network. For simplicity, the use of the term "CDN" throughout this disclosure refers to the combination of the one or more content servers and the underlying IP network for processing and transmitting communications, unless otherwise noted.

[0018] In one embodiment, a user device 104 connects to the CDN 102 through one or more access networks 106 to request and receive content or content files from the CDN. The access network 106 may be under the control of or operated/maintained by one or more entities, such as, for example, one or more Internet Service Providers (ISPs) that provide access to the CDN
102. Thus, for example, the access network 106 may provide Internet access to a user device 104. In addition, the access network 106 may include several connections to the IP network of the CDN 102. For example, access network 106 includes access point 120 and access point 122. Also, the user device 104 may be connected to any number of access networks 106 such that access to the CDN 102 may occur through another access network. In general, access to a CDN 102 (or underlying IP network associated with the CDN) may occur through any number of ingress ports to the CDN through any number of access networks.

[0019] The CDN 102 is capable of providing content to a user device 104, which is generally any form of computing device, such as a personal computer, mobile device, tablet (e.g., iPad), or the like. Content may include, without limitation, videos, multimedia, images, audio files, text, documents, software, and other electronic resources. The user device 104 is configured to request, receive, process, and present content. In one implementation, the user device 104 includes an Internet browser application with which a link (e.g., a hyperlink) to a content item may be selected or otherwise entered, causing a request to be sent to a directory server 110 in the CDN 102.

[0020] The directory server 110 responds to the request by providing a network address (e.g., an IP address) where the content associated with the selected link can be obtained. In one implementation, the directory server 110 provides a domain name system (DNS) service, which resolves an alphanumeric domain name to an IP address. The directory server 110 resolves the link name (e.g., URL or other identifier) to an associated network address from which the user device 104 can retrieve the content. The operation of the directory server 110 and access network 106 to resolve requests for content from the user device 104 is discussed in more detail below with reference to Figure 2.

[0021] In one implementation, the CDN 102 includes an edge server 112, which may cache content from another server to make it available in a more geographically or logically proximate location to the user device 104. The edge server 112 may reduce network loads, optimize utilization of available capacity, lower delivery costs, and/or reduce content download time. The edge server 112 is configured to provide requested content to a requestor, which may be the user device 104 possibly via an intermediate device, for example, in the access network 106. In one implementation, the edge server 112 provides the requested content that is locally stored in cache. In another implementation, the edge server 112 retrieves the requested content from another source, such as a media access server (MAS) (e.g., a content distribution server 114 or a content origin server 116 of a content provider network 118). The content is then served to the user device 104 in response to the requests.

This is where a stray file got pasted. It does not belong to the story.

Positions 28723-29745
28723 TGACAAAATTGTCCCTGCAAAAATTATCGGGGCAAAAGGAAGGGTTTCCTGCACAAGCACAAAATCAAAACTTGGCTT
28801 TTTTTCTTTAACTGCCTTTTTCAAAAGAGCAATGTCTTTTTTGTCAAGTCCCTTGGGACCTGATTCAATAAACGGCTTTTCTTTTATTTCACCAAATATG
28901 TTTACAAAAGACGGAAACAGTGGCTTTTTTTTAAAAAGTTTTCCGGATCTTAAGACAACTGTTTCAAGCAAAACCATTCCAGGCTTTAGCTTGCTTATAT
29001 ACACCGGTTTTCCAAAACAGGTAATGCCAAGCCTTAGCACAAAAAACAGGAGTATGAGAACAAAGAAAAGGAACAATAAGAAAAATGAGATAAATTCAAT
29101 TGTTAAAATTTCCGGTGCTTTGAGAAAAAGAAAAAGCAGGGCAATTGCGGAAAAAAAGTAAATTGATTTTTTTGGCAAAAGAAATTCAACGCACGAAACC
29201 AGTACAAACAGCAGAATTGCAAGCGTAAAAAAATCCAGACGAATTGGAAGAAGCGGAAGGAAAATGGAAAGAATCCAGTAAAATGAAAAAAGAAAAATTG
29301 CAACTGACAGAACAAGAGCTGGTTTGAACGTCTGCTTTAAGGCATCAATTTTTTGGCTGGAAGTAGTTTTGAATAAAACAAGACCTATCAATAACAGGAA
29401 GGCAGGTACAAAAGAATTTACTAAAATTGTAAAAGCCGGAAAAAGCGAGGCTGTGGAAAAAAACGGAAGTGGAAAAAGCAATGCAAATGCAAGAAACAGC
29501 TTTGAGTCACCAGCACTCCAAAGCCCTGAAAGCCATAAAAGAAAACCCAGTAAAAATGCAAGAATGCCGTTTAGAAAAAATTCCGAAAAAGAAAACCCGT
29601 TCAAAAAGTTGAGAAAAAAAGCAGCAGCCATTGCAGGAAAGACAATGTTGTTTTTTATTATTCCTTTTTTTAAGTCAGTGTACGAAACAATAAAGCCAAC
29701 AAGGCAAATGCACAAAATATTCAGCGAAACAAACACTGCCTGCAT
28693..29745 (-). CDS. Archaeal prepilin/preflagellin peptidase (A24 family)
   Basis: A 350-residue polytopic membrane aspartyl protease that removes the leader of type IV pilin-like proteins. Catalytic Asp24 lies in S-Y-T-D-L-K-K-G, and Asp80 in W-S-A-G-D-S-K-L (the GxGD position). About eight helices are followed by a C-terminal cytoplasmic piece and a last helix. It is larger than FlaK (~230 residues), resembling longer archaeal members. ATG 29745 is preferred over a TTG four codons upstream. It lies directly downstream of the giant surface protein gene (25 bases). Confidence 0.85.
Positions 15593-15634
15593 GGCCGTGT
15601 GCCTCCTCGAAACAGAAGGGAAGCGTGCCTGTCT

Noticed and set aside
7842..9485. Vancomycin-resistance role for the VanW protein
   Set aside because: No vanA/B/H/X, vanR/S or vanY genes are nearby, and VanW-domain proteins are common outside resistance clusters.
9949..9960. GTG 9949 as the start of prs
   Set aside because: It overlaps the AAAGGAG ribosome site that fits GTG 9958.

[0022] Figure 2 is an example network environment 200 for providing content to a user of a CDN through the resolving of an IP address associated with the request for content. The components of the network 200 are similar or the same as components discussed above with reference to the network 100 of Figure 1. For example, the network environment 200 of Figure 2 includes a user computing device 202, a CDN edge server (referred in Figure 2 as a "Geoproximate CDN Node" 204) configured to provide content to the user computing device, and a DNS server 206, discussed above in relation to the CDN. Other components of the network 200 of Figure 2 may also be included in the network 100 environment of Figure 1, if not explicitly shown in Figure 1. The operation of the network 200 and components of the network of Figure 2 is discussed below.

[0023] As mentioned above, a user of the CDN 200 may request content or a content file from the CDN. In one example, a user of the user computing device 202 enters a link name (e.g., URL or other identifier) into a browser 208 executed on the computing device.
The link name is associated with a network address within the CDN 200 at which the content may be obtained and provided to the computing device. For example, the user or the user device may enter a URL such as www.example.conicontent into the browser 208 of the computing device 202.
Upon entering the URL, the hostname may be extracted by the browser 208 (www.example.com in this particular case) and sends a request (possibly via an operating system running within the computing device 202) to a DNS 210 associated with the user's access network (transmission arrow 212). The DNS associated with the user's access network is known as the ISP resolver 210. In one example, the DNS request 212 transmitted to the ISP